Monday, September 4, 2017

APSA 2017: In the Books

Union Square park was very pretty and full of swing dancing
Yesterday, I returned from the latest APSA meeting, this time (and seems like every time) in San Francisco.  Despite the heat (over 100 degrees!), it was a terrific meeting, as I met new people, hung out with friends, learned much from the papers and presentations, got good feedback, and said goodbye to Will Moore.

Ok, SF is super pretty.
I was pretty annoyed that the meeting was in SF, as it was just there a couple of years ago, it will be there again soon, and ISA will be there in the spring of 2018.  Apparently, breaking a lease in 2011 due to a union issue (and leading to fantastic Seattle meeting) has consequences.  SF was both better and worse than I remembered: seems like more good restaurants (Indonesian!) near the hotel but the smell of weed is now seen as a better alternative than to the smell of urine.  The tenderloin district of SF, where the hotel borders, remains tender. 

But the stuff inside the hotel was great.  I think I set a record of how many virtual friends (twitter followers, followees) I met in person.  I really enjoyed those encounters:
  • Christina Wolbrecht was dealing with the aftermath of going viral with this great set of tweets.
  • Tom Nichols proved to be far sillier in person (better at Jeopardy than at poker, to my good fortune).
  • a couple of different folks with anonymous accounts were super-engaging to meet in real life. 
  • I was on a panel with Ken Schultz, who I had never met before despite several twitter exchanges over the past couple of years.
  • with the last one taking place in the SF/Boston airports as Josh Kertzer helped me navigate my way to the Air Canada part of Logan airport (oy). 
  • and many others that I am currently blanking on due to travel-induced amnesia.
I am super-proud of my students.  This time, tis Aisha Ahmad with a fancy new book packed with insights and relevance about the politics of Islamist state-building efforts.

The professional stuff was excellent.  I served as discussant on a panel on nationalism, geography and violence.  I have not worked much in this area for a quite a while as I turned to alliances and civ-mil relations around 2008.  So, I had to use old brain muscles, and it was a pleasure to do so.  The papers were all quite good and got me thinking in new ways about the old stuff.  Turns out separatist violence is still hip.  Good for me, bad for those in the crossfire. 
My panel on civil-military relations was excellent.  The other papers were interesting and spoke to mine, and our discussant, Lindsay Cohn of the Naval War College, was terrific.  It was my first chance to present a paper on whether external threats are leading to better oversight over Japan's Self-Defense Forces (nope).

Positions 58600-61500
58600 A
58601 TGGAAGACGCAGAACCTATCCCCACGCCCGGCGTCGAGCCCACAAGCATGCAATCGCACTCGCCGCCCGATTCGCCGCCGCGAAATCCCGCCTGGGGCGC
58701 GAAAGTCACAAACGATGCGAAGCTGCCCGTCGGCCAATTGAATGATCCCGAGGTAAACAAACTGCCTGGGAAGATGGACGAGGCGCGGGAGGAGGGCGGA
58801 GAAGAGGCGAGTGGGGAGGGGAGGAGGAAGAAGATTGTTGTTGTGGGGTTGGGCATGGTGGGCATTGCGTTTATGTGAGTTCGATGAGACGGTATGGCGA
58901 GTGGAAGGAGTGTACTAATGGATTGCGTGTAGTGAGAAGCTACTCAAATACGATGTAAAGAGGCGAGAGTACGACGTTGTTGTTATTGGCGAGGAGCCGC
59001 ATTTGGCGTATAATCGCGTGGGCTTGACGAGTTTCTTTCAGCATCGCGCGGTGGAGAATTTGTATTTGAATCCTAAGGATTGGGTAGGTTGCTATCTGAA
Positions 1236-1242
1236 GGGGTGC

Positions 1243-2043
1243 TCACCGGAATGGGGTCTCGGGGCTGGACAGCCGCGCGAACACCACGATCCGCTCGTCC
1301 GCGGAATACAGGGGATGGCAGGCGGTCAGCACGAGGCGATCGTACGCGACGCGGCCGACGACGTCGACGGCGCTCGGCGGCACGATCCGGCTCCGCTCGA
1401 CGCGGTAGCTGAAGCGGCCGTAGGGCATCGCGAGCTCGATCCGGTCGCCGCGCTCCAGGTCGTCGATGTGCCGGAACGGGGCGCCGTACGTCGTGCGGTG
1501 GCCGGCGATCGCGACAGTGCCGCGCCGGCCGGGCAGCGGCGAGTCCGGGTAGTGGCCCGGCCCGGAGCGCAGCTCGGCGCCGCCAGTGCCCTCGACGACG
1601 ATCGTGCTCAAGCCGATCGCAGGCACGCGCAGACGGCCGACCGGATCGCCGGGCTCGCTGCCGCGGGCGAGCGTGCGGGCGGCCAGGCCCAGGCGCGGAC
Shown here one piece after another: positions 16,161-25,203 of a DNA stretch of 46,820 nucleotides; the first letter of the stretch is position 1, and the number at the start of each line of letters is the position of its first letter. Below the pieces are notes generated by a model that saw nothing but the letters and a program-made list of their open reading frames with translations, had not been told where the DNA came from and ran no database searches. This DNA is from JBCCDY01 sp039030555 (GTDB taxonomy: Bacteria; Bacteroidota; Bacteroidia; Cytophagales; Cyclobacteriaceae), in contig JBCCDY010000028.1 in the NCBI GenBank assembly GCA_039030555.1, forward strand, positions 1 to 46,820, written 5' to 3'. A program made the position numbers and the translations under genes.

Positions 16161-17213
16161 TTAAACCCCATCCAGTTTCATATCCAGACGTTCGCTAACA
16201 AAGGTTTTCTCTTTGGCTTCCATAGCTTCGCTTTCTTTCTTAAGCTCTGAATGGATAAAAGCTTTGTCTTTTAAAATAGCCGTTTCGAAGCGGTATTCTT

David Lake gave his address as outgoing APSA president. I attended since David has long been a terrific ally in my career.  He was not my advisor, although people think he was. We overlapped at UCSD by only a year or two, but he involved me a great edited volume project and has provided great advice over the years.  The intro by Susan Hyde was super-sweet and on target. 

The sad stuff: there was a very sweet memorial roundtable for Will Moore.  Ashley Leeds, Christian Davenport, Idean Salehyan, and several others presented their perspectives on Will and his work.  The audience then shared their memories.  I offered up my take on Will's humor (he was very funny except at his Duckies presentation last spring), as I needed to think of something fun at this time.  Later on, a smaller group met at a bar on the bay, thanks to Michael Ward and David Davis.  It was not a rowdy wake, but a good chance to take advantage of the community that Will had built.

Mona laughs a lot and also makes others laugh quite a bit.
Lisa Baldez, Brian Sala and me in the dark.
The super fun stuff: Mona Lyne was a year behind me in grad school, and had just won a teaching award, so that served as an excuse to party.  We got the band back together--much of those who were in her cohort, mine, plus a few others and including some folks who did not become professors.  It was the first time in 25 years that all of us were together.  Facebook has provided some glue to connect us, but it is not the same as hanging out and yelling at each over belly-dancing music.  Ooops, yeah, the only restaurant that would like a large group without charging incredibly high fees turned out to be a Moroccan place that was very, very loud.  We retired to the Hilton for some story-telling after the dinner.  I am so glad we did this, as I love those folks.  They not only made grad school much better (they were sharp and funny), but made my time in San Diego the highlight of my life (other than College Spew).  I felt kind of goofy taking pictures of folks while they were talking (I have long hated it when photographers disrupt formal occasions), but am glad I did so. 

Mona telling stories.

Listening to Mona's tales of UCSD hijinx from long ago.
Of course, it is revenge for the pics they took of me during my bachelor party of events I didn't remember.

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